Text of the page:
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Postal research: too many problems?
  1. S M Bates,
  2. K E Rogstad
  1. Department of GU Medicine, Royal Hallamshire Hospital, Sheffield S10 2JF, UK

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    Postal research is a valuable means of collecting health related information. Although the majority of mailed research is in the form of questionnaires, postal services have also been used to report the results of home tests or to obtain clinical specimens.1–7 This approach has been shown to be valuable in certain screening programmes. For example, home testing for glycosuria and subsequent reporting of the results is a simple and effective way of population screening for diabetes mellitus.1 For genitourinary medicine physicians the concept of postal screening may provide an acceptable method of screening low risk populations for certain sexually transmitted infections. A number of studies have already investigated the potential for postal screening for Chlamydia trachomatis infection using mailed specimens including first void urine and vaginal flush samples.3–7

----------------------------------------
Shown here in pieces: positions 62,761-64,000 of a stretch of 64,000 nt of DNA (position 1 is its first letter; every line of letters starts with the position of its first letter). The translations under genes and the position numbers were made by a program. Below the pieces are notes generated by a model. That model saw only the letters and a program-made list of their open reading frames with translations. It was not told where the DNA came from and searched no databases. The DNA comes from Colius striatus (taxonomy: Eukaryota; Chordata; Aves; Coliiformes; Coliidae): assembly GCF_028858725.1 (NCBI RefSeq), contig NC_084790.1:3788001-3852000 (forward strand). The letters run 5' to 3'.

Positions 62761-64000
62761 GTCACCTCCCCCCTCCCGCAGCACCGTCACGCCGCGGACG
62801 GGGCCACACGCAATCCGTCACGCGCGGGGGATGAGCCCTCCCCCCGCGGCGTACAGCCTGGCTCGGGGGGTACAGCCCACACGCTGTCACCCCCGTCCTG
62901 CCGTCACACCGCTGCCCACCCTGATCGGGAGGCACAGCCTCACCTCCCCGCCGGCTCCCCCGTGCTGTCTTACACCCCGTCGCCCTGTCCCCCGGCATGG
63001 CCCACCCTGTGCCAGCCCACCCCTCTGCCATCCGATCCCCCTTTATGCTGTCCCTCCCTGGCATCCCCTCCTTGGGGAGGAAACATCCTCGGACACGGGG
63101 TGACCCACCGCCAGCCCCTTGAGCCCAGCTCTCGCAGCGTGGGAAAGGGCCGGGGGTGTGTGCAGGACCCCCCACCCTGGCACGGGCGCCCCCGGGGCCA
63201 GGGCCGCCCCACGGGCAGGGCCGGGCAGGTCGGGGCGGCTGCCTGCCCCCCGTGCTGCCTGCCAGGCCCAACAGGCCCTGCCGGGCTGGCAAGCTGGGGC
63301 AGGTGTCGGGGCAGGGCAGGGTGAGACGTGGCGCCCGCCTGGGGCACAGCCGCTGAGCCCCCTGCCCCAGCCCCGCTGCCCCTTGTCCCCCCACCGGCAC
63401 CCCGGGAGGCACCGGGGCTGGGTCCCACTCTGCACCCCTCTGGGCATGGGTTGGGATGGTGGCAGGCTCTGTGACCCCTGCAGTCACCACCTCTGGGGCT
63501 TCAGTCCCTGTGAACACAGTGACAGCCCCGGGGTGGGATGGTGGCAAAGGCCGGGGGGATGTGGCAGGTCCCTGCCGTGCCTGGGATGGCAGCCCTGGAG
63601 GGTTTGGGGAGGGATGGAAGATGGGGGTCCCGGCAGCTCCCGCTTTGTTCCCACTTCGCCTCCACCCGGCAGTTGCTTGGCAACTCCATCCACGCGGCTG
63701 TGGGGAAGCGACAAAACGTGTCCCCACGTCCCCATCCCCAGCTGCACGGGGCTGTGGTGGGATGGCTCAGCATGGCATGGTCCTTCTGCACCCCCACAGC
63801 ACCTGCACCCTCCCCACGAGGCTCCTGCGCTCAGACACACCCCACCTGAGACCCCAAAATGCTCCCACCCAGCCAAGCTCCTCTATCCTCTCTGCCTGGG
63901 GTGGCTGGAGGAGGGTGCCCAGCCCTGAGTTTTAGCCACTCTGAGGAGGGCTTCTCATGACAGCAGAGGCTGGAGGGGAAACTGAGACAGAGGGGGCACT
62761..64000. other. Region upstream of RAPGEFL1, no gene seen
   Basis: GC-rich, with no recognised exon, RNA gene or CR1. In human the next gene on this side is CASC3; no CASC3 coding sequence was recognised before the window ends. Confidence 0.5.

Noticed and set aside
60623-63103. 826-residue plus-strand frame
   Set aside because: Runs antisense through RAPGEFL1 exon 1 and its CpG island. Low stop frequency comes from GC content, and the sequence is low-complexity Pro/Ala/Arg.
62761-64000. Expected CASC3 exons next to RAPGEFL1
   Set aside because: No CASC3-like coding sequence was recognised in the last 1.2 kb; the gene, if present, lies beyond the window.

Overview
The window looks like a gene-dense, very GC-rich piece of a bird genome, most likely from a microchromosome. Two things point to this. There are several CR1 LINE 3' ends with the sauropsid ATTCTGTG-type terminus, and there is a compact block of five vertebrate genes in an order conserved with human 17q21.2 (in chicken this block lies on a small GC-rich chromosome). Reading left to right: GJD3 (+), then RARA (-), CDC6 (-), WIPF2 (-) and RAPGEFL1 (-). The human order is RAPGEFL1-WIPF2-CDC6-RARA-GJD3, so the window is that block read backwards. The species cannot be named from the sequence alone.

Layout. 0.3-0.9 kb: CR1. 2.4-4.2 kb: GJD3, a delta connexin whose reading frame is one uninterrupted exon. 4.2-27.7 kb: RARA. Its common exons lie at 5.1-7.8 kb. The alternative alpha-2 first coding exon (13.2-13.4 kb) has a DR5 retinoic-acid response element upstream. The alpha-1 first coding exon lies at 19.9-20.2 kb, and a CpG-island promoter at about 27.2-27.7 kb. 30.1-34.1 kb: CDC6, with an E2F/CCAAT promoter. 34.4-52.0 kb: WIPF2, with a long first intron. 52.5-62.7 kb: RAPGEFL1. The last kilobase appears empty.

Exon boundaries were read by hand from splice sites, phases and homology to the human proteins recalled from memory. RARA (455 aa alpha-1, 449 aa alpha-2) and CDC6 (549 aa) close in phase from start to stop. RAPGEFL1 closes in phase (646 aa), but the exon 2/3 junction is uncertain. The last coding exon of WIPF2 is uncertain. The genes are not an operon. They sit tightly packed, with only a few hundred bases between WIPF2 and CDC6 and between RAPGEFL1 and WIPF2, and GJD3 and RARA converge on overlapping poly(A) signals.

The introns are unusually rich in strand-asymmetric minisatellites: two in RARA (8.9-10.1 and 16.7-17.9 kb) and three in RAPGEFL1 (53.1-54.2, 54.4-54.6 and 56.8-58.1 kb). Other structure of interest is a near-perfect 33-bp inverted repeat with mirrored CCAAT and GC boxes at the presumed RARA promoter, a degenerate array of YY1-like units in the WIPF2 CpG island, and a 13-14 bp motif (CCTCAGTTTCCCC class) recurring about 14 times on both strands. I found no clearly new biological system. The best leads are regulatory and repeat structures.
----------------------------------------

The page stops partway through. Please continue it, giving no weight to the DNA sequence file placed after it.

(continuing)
On the surface, postal research would appear to provide a simple, cost efficient means of reaching a widely dispersed population, many of whom would not normally attend a healthcare setting. However, there are a number of factors that need to be considered in the design of the survey and careful interpretation of the information obtained is essential to ensure the validity of results.

    Response rates

    One of the major problems with mailed research is that response rates tend to be low. Response rates will vary depending on the type of survey and the persistence of the investigators in terms of both the number and type of contacts with the subjects.1,3,8,9

    Higher response rates are seen when repeat mailings are sent to subjects. In their study investigating non-response bias in postal surveys, Tennant and Badley report an 87% response rate after four mailings of the survey.8 The first mailing saw a 57% response, increasing to 73% after the second mailing and 81% after the third. …

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